Players must decide which Establishments will bring in the most money for them and find the quickest way to finish their four Starting Landmarks. Hoarding money and buying nothing new in hopes of saving up for the Landmarks will quickly prove how important investment in your town is. When your town grows, it benefits everyone, most of all you, the new mayor deciding which projects get funded. A great lesson from Machi Koro here: money spent on societal resources and public amenities is never money wasted.

So that’s the basics of Machi Koro. But what about the expansions? How well do they improve upon what makes the game great? Many players have praised the Harbor expansion, released in 2012. Its premise is that election season is upcoming and big changes are needed to secure your re-election as Mayor, meaning a cleanup job of the town’s Harbor. The game introduces new Establishment cards of all colours, including new Blue Primary Industry cards such as a Mackerel Boat and Flower Orchard, Green cards like the Flower Shop, Red Restaurant cards like a Sushi Bar, and Purple Major Establishment Cards such as a Publisher. Three new landmarks are also added, expanding the town and gameplay length, and extra cards from the original Machi Koro are provided to allow for a 5th player. Many players hark that playing the base game with the Harbor expansion is the best way to experience Machi Koro, because who doesn’t love a coastal town?

Millionaire’s Row (released in 2014) is the second expansion that brings an air of class and regality to your dice town, as well as more risk and reward. Red cards such as the Member’s Only Club allow players to steal all of the roller’s coins if they have three or more landmarks constructed. The Purple card Park redistributes all coins amongst all players on the holder’s turn, making your chance of success dicier depending on how you roll the…well, dice. Other additions include Loan Offices, Wineries, French Restaurants, and even a Tech Startup, all with their own unique effects that make gameplay markedly different from the original base game.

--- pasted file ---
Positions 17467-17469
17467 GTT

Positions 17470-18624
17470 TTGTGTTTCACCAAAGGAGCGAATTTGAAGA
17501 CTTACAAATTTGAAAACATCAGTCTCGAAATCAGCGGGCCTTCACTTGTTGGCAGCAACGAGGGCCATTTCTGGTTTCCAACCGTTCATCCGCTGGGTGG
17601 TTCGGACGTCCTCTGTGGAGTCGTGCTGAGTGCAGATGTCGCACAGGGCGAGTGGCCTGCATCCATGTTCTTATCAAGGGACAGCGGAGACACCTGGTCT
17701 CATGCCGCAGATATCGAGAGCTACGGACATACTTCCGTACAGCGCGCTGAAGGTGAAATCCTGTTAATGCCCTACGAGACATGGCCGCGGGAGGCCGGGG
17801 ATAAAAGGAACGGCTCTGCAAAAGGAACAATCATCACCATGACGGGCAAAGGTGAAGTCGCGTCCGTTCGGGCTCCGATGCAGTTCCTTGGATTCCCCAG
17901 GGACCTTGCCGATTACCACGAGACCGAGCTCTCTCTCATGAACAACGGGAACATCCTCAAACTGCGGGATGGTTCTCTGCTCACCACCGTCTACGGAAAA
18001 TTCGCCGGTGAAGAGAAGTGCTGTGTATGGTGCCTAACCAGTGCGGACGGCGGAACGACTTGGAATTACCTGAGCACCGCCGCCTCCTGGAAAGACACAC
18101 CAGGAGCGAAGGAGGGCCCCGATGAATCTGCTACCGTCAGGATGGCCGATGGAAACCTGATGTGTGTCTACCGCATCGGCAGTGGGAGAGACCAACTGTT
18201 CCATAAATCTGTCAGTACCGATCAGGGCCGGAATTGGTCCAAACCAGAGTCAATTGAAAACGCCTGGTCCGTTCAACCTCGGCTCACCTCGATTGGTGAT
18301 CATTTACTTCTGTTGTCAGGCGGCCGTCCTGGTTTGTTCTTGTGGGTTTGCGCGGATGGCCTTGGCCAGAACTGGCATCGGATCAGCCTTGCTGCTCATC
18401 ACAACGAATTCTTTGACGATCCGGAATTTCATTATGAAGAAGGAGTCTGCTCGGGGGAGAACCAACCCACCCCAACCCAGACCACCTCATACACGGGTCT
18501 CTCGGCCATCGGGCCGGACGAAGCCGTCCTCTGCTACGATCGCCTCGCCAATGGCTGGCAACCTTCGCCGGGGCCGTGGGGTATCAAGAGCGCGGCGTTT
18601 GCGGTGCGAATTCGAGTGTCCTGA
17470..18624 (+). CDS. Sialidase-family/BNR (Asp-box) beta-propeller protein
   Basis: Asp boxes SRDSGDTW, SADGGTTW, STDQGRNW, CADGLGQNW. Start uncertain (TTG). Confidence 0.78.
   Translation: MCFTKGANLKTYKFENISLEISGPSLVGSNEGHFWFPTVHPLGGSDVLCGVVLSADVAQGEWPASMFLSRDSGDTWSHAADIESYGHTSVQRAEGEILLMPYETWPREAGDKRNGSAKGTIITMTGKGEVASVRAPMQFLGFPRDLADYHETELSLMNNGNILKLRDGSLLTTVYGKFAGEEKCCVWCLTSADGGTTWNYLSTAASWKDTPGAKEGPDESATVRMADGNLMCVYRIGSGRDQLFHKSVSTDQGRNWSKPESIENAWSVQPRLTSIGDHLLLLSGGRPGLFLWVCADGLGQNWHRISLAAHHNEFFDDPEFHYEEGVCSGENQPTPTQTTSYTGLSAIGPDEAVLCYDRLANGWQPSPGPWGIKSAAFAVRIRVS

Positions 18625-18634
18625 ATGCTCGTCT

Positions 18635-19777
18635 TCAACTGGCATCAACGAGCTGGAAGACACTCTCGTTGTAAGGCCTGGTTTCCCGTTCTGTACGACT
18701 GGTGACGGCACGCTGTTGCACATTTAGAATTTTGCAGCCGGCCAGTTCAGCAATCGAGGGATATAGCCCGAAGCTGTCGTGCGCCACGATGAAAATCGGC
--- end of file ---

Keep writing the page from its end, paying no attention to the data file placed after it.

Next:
If you still want more Machi Koro, there's Machi Koro Legacy and the recent sequel, Machi Koro 2. People just can't get enough of building/creation games. In fact, there seems to be a town-building game out there for every person out there. Some just enjoy slotting in pieces and seeing it grow, while others want control over every single detail. Video game Animal Crossing: New Leaf was so widely praised because of its new ability to add structures and installations across the player's town, and Animal Crossing: New Horizons expanded upon that tenfold with its island-building mechanics. Board games like Tiny Towns, Santa Monica, and 7 Wonders are all popular games focused on building societies and seeing them thrive. The entire Civilization series is indulging this desire to oversee the expansion of humanity.

So why are we continuously drawn to games that let us create life and prosperity? Is it human nature, the insatiable urge to build and improve with our own hands? Is it the fulfilling feeling of success and pride in what we've managed to make? Maybe it’s the simple fact that we are creatures designed to live together and constantly improve for the sake of bettering ourselves. Collaboration and coexistence is where many of our most beautiful creations come from. Perhaps in a better world, we could all create the things we dream of, alongside one another instead of against. For now, Machi Koro is a great way to whet that desire for creation and expansion in an easy and fun way, and you get to steal from people while doing it. Seems like a great deal to us.

Use discount code Hayley22 on our online store to get a 20% discount on Machi Koro 5th Anniversary Edition. Valid for one week.